Through time people have lived with darkness. Archaeology shows us that over the whole human journey people have sought out dark places, for burials, for votive deposition and sometimes for retreat or religious ritual away from the wider community. Thirteen papers explore Palaeolithic use of deep caves in Europe and the orientation of mortuary monuments in the Neolithic and Bronze Age. It examines how the senses are affected in caves and monuments that were used for ritual activities, from Bronze Age miners in Wales working in dangerous subterranean settings, to initiands in Italian caves, to a modern caver’s experience of spending time in the one of the world’s deepest caves in Russia. We see how darkness was and is viewed at northern latitudes where parts of the year are spent in eternal night, and in Easter Island where darkness provided communal refuge from the pervasive sun. We know that spending extended periods in darkness and silence can affect one physically, emotionally and spiritually. How did interactions between people and darkness affect individuals in the past and how were regarded by their communities? And how did this interaction transform places in the landscape? As the ever-increasing electrification of the planet steadily minimises the amount of darkness in our lives, curiously, darkness is coming more into focus. This first collection of papers on the subject begins a conversation about the role of darkness in human experience through time.
Table of Contents
List of figures
List of plates
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List of contributors
1. Past dark: a short introduction to the human relationship with darkness over time
2. Darkness visible. Shadows, art, and the ritual experience of caves in Upper Palaeolithic Europe
Paul B. Pettitt
3. Between symbol and senses: the role of darkness in ritual in prehistoric Italy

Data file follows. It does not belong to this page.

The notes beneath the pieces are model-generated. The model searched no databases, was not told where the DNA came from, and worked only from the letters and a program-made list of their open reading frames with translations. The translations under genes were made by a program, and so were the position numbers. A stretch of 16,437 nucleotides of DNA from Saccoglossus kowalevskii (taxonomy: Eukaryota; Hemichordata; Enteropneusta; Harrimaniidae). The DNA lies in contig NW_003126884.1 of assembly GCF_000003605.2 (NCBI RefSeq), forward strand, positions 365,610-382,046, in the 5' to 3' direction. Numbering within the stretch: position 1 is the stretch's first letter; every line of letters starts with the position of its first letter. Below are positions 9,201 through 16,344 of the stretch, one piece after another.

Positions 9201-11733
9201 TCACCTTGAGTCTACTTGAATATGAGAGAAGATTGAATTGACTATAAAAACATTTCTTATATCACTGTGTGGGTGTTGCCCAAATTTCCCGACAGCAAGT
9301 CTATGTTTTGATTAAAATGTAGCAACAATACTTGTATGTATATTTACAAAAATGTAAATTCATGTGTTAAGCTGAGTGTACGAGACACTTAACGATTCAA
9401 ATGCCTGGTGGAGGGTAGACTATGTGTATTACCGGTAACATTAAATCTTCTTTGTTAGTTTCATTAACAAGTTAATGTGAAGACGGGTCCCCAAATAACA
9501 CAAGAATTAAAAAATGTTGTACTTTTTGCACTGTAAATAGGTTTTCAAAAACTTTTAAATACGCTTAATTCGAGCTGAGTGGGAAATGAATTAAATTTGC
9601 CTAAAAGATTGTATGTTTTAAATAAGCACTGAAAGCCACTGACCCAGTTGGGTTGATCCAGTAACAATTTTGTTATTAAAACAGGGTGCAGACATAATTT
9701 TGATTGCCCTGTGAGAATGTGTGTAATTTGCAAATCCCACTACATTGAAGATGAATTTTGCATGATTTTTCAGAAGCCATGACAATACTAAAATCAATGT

Ruth D. Whitehouse
4. Experiencing darkness and light in caves: later prehistoric examples from Seulo in central Sardinia
5. The dark side of the sky: the orientations of earlier prehistoric monuments in Ireland and Britain
6. In search of darkness: cave use in Late Bronze Age Ireland
7. Digging into the darkness: the experience of copper mining in the Great Orme, North Wales
8. Between realms: entering the darkness of the hare paenga in ancient Rapa Nui (Easter Island)
Sue Hamilton and Colin Richards
9. Dark places and supernatural light in early Ireland
10. Enfolded by the long winter’s night
11. ‘The outer darkness of madness’ – the Edwardian Winter Garden at Purdysburn public asylum for the insane
12. Descent into darkness
13. Coming in and out of the dark
Reviews & Quotes
"This slim volume is an excellent addition to any library and is of interest to all concerned with archaeology."
Ulster Journal of Archaeology
"The volume draws together an impressive compendium of ways with which humans, both prehistoric and more recent, engage with darkness... I’d thoroughly recommend the volume to both aspiring and established archaeologists with an interest in skyscapes, landscapes and art, particularly in how they relate to ritual, belief and experience."
The Journal of Skyscape Archaeology
"We could all learn something from this book…"
"Examining the huan use of dark places from the Paleaeolithic to modern times, there are thirteen contributions in the book, all serving to illuminate archaeological thoughts on exploring the theme of darkness itself and places where light does not penetrate."
"Irish prehistorians have produced some stunning research over the past few years... This book confirms the excellence of contemporary Irish archaeological research."
Andrew Meiron Jones
Proceedings of the Prehistoric Society